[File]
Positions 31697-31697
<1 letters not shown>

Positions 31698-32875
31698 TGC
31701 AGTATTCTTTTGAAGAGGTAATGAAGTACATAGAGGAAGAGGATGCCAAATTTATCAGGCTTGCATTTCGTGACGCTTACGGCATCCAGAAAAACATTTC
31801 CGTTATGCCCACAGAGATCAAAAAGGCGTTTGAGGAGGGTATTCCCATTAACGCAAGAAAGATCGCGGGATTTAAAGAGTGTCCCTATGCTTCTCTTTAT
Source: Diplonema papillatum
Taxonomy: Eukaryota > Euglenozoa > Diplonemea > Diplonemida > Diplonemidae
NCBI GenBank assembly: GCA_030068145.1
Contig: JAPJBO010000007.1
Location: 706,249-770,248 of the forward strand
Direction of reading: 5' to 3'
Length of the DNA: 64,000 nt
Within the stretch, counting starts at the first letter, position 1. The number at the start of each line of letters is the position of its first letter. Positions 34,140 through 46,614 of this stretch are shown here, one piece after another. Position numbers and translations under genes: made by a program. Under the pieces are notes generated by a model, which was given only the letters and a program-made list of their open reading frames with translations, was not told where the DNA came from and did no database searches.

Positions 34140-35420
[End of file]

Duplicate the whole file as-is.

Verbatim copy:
Positions 31697-31697
<1 letters not shown>

Positions 31698-32875
31698 TGC
31701 AGTATTCTTTTGAAGAGGTAATGAAGTACATAGAGGAAGAGGATGCCAAATTTATCAGGCTTGCATTTCGTGACGCTTACGGCATCCAGAAAAACATTTC
31801 CGTTATGCCCACAGAGATCAAAAAGGCGTTTGAGGAGGGTATTCCCATTAACGCAAGAAAGATCGCGGGATTTAAAGAGTGTCCCTATGCTTCTCTTTAT
Source: Diplonema papillatum
Taxonomy: Eukaryota > Euglenozoa > Diplonemea > Diplonemida > Diplonemidae
NCBI GenBank assembly: GCA_030068145.1
Contig: JAPJBO010000007.1
Location: 706,249-770,248 of the forward strand
Direction of reading: 5' to 3'
Length of the DNA: 64,000 nt
Within the stretch, counting starts at the first letter, position 1. The number at the start of each line of letters is the position of its first letter. Positions 34,140 through 46,614 of this stretch are shown here, one piece after another. Position numbers and translations under genes: made by a program. Under the pieces are notes generated by a model, which was given only the letters and a program-made list of their open reading frames with translations, was not told where the DNA came from and did no database searches.

Positions 34140-35420